Where to obtain your merit badges
Merit badges can be obtained anywhere. Ask your Scoutmaster how and when to achieve your merit badges. Wildlife Prairie Park and Summer Camp are great places to earn your badges. These events give Scouts a rate opportunity to accomplish their outdoor merit badge goals.
Pick a Subject
Talk to your Scoutmaster about your interests. Read the requirements of the merit badges you think might interest you. Pick one to earn. Your Scoutmaster will give you the name of a person from a list of counselors. These counselors have special knowledge in their merit badge subjects and are interested in helping you.
Scout Buddy System
You must have another person with you at each meeting with the merit badge counselor. This person can be another Scout, your parents or guardian, a brother or sister, a relative, or a friend.
Call the Counselor
Get a signed merit badge application from your Scoutmaster. Get in touch with the merit badge counselor and tell him or her that you want to earn the merit badge. The counselor may ask you to come and see him so he can explain what he expects and start helping you meet the requirements.
When you know what is expected, start to learn and do the things required. Ask your counselor to help you learn the things you need to know or do. You should read the merit badge pamphlet on the subject. Many troops and school or public libraries have them.
Show Your Stuff
When you are ready, call the counselor again to make an appointment to meet the requirements. When you go take along the things you have made to meet the requirements. If they are too big to move, take pictures or have an adult tell in writing what you have done. The counselor will ask you to do each requirement to make sure that you know your stuff and have done or can do the things required.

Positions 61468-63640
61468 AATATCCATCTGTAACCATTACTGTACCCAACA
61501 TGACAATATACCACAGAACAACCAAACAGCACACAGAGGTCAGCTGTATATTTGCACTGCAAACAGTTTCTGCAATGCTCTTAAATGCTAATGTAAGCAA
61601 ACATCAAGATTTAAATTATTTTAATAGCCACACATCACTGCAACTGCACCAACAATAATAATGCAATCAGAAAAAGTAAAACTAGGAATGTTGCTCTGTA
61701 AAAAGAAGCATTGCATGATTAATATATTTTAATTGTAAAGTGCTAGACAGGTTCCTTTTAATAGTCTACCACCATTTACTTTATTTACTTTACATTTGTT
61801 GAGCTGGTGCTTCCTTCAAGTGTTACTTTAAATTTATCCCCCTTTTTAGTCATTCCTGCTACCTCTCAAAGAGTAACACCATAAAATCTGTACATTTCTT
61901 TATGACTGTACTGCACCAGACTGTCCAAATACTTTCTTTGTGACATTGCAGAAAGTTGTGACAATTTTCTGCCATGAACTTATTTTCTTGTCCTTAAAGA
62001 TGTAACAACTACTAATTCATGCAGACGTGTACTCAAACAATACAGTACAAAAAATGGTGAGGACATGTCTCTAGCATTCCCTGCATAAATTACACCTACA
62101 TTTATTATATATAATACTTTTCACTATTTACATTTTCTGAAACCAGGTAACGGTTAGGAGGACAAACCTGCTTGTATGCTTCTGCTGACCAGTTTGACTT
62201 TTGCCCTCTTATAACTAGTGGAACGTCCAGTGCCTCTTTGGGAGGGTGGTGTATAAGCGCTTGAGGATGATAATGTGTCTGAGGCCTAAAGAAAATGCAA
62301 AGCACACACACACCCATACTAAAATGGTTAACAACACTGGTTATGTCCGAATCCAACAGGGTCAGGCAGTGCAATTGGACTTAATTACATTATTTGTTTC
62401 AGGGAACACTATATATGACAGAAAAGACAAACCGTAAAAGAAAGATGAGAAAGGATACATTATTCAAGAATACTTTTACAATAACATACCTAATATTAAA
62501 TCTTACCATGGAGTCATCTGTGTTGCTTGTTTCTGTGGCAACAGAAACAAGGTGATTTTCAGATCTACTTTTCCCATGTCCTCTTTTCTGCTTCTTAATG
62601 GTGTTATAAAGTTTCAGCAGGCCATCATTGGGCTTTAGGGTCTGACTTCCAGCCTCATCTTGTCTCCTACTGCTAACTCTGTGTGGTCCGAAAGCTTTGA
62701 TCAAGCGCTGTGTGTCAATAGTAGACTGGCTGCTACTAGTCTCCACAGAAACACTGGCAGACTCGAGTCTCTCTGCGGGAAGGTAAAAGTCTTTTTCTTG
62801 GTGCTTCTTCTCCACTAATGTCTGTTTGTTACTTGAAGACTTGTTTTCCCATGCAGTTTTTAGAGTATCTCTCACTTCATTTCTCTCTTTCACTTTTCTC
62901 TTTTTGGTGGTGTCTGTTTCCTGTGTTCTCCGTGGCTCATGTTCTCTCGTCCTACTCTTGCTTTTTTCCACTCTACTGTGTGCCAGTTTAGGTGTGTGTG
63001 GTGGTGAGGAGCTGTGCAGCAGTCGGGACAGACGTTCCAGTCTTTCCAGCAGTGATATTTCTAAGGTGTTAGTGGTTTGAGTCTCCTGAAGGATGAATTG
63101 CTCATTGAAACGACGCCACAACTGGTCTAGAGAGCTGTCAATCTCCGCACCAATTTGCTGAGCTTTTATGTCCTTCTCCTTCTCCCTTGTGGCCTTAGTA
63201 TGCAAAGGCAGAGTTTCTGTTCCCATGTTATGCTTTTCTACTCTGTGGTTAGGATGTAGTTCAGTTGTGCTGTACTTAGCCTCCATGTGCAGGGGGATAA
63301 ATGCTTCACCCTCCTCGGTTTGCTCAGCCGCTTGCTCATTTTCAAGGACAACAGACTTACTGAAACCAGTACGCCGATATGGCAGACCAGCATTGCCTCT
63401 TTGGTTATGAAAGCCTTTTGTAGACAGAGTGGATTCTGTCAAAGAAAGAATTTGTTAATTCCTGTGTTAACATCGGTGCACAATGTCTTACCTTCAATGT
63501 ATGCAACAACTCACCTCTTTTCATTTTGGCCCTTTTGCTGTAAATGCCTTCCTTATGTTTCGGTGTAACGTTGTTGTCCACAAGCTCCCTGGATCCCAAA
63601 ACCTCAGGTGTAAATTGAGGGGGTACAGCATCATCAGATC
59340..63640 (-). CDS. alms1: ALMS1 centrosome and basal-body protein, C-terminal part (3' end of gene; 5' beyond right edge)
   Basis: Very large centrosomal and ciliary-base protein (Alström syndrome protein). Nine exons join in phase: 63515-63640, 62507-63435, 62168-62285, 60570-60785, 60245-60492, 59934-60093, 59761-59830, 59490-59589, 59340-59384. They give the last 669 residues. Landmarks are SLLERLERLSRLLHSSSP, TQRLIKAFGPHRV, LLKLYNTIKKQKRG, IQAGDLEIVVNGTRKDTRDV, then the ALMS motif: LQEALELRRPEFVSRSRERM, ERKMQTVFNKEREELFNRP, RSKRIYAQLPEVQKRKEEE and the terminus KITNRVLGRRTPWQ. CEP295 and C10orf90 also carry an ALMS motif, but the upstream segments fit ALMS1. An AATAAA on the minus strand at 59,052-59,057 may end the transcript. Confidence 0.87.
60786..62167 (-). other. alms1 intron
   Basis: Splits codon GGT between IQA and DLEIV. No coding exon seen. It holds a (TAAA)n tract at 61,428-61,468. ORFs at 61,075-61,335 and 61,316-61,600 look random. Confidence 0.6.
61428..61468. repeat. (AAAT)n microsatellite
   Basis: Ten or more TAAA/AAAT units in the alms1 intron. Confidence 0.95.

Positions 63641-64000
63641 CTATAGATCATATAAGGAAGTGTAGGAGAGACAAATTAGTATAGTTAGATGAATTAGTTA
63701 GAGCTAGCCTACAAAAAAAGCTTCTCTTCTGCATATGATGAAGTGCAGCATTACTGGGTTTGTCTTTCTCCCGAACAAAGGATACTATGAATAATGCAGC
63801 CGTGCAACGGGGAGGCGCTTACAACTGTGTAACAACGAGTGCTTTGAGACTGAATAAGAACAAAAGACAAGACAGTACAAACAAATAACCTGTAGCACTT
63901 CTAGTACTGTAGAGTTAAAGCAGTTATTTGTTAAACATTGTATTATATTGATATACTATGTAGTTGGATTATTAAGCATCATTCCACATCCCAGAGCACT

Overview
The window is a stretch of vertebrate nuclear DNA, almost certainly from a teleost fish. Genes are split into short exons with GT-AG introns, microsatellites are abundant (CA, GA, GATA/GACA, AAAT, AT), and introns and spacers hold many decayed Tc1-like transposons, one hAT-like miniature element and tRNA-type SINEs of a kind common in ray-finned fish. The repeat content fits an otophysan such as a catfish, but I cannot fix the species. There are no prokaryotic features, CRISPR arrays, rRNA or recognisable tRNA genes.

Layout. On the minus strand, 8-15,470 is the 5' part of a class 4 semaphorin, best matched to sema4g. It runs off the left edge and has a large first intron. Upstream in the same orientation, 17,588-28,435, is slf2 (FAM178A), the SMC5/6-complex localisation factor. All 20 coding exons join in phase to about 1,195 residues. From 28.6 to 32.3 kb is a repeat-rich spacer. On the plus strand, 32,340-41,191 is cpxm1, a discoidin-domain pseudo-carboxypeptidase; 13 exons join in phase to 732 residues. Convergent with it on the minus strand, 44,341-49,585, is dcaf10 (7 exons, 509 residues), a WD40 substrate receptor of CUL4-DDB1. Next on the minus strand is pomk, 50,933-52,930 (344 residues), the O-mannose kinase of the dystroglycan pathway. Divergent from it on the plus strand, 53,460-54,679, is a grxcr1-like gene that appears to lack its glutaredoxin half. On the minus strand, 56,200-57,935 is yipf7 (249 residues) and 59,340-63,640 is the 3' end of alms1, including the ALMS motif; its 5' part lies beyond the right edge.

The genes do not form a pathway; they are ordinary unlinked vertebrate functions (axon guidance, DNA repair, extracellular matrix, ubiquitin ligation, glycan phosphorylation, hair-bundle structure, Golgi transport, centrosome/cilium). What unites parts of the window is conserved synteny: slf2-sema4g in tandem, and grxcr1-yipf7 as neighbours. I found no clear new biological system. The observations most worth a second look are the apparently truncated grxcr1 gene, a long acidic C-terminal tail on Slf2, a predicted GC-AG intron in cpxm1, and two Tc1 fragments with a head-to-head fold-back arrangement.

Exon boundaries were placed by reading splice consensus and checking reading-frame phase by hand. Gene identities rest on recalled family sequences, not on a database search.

Get the Badge
When the counselor is satisfied that you have met each requirement, he or she will sign your application. Give the signed application to your Scoutmaster so that your merit badge emblem can be secured for you.
You are expected to meet the requirements as they are stated -- no more and no less. You are expected to do exactly what is stated in the requirements. If it says "show or demonstrate," that is what you must do. Just telling about it isn't enough. The same thing holds true for such words as "make," "list," "in the field," and "collect," "identify," and "label."